Planetary Science Research DiscoveriesJanuary 23, 1997

How Mark Robinson and Paul Lucey Calibrated Images of Mercury from Mariner 10

The Mariner 10 spacecraft had two cameras, called vidicons, which detected light on a grid of pixels, each of which digitized the light received into 256 levels of gray. The cameras had eight filters, ranging from the ultraviolet or UV (0.38 micrometers wavelength) to orange (0.58 micrometers). The cameras took excellent photographs in black and white, but various tricky problems prevented their use for color or, more important, for accurately measuring the intensity of the light they detected. Compositional information is revealed by the ratio of reflected light at different wavelengths.

For one thing, the cameras did not respond in a simple, linear way to changes in intensity. So, if the brightness of the surface differed by 10% in one place compared to another, the camera did not indicate a 10% difference. In addition, the response of pixels was not uniform across the detectors. These problems were corrected by carefully analyzing images taken before launch and images taken of deep space (rather than of a planet) during flight.

calibration Some portions of the pixel grid did not respond at all, producing prominent blemishes on the images. This was correctable because the spacecraft flew past Venus on its way to Mercury and took images of the relatively featureless venusian atmosphere. The blemishes are clearly visible on the photos of Venus cloud tops. This allowed Robinson and Lucey to construct a stencil for each camera. The blemish-producing areas were simply ignored. Of course, this also meant that some of the surface could not be photographed. Fortunately, the spacecraft took so many pictures that any given spot on the hemisphere of Mercury that was photographed appeared outside stenciled areas in at least two images. All of these corrections were implemented using high-powered image-processing computers at the United States Geological Survey, Branch of Astrogeology, in Flagstaff, Arizona.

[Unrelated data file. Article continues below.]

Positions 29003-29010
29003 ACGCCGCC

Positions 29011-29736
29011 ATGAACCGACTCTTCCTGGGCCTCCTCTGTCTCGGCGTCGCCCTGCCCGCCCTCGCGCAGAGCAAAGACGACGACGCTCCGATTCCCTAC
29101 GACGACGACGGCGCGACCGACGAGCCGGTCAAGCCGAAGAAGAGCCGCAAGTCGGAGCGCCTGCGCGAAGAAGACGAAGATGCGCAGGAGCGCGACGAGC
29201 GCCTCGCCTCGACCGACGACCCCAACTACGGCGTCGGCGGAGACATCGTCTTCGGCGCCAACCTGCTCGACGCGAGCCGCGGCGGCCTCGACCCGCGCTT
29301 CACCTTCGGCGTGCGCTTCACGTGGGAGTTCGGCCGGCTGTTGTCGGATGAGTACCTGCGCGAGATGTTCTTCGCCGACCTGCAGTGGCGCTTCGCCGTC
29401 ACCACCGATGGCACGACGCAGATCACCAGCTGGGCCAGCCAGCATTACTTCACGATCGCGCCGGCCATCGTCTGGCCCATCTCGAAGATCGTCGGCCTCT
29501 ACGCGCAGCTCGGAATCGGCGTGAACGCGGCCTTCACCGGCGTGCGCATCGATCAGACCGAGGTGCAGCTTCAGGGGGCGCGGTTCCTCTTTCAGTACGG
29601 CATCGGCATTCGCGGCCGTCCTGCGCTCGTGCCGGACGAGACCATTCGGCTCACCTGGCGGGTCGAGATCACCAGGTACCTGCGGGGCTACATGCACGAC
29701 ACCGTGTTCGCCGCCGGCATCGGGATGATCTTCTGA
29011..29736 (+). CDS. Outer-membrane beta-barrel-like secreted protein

Since the original analysis of the Mariner 10 data done in the mid-1970s, there have been vast improvements in our knowledge of what compositional features affect the way light is reflected off planetary surfaces. Much of this improved understanding was driven by studies of the Moon from Earth-based telescopes, combined with direct analysis of lunar samples returned by the Apollo missions to the Moon. In fact, many of the key advances were made by Bruce Haptke (University of Pittsburgh), one of the central figures in the original analysis of Mariner 10 data.

Mercury On plots of the ratio of ultraviolet (UV) to visible light (for example, orange) versus the brightness of the reflected light at one of the wavelengths we see some interesting trends.

Rocks with low FeO are bright and have high ratios of UV/orange light (making them sort of blue). As FeO increases, the rocks become darker and the ratio decreases, making the reflected light redder.

A similar effect happens as a fresh surface is reworked by micrometeorite impacts: more reworking darkens and reddens the surface (see graph). So, Lucey developed a technique for determining how far along the line on the graph a surface would fall, and called it the iron-maturity index (high maturity means a long duration of reworking by micrometeorite impacts). The first application of this technique was to determine the FeO content of the lunar surface (see Lucey et al., Science, vol. 268. p. 1150-1153).

Lunar sample analysis also shows that as the amount of dark, opaque minerals increases, the surface becomes darker. However, instead of becoming redder as it darkens, it becomes bluer (the UV/visible ratio increases). This led Robinson and Lucey to define a second parameter, the opaque mineral index. Since the mineral ilmenite (FeTiO3) is likely to be the darkening agent, this index gives a measure of the titanium content of the surface rocks.

All these trends can be indicated on a color picture by assigning colors to the parameters. Robinson and Lucey made the iron-maturity index green: the more intense the green color, the higher the FeO or the longer the duration of reworking by micrometeorite impacts. They made the intensity of red inversely proportional to the amount of opaque minerals, so the greater the red color, the lower the amount of opaque minerals. Finally, they used the ratio of UV/visible light as another variable, which helps to distinguish rock units from one another. The higher the UV/visible ratio, the bluer the image.

The resulting global image has mostly intermediate colors, of course, because the three colors combine. So, a yellow color may represent a combination of high opaque mineral abundance (red) and intermediate iron-maturity index.

Return to "Mercury Unveiled."

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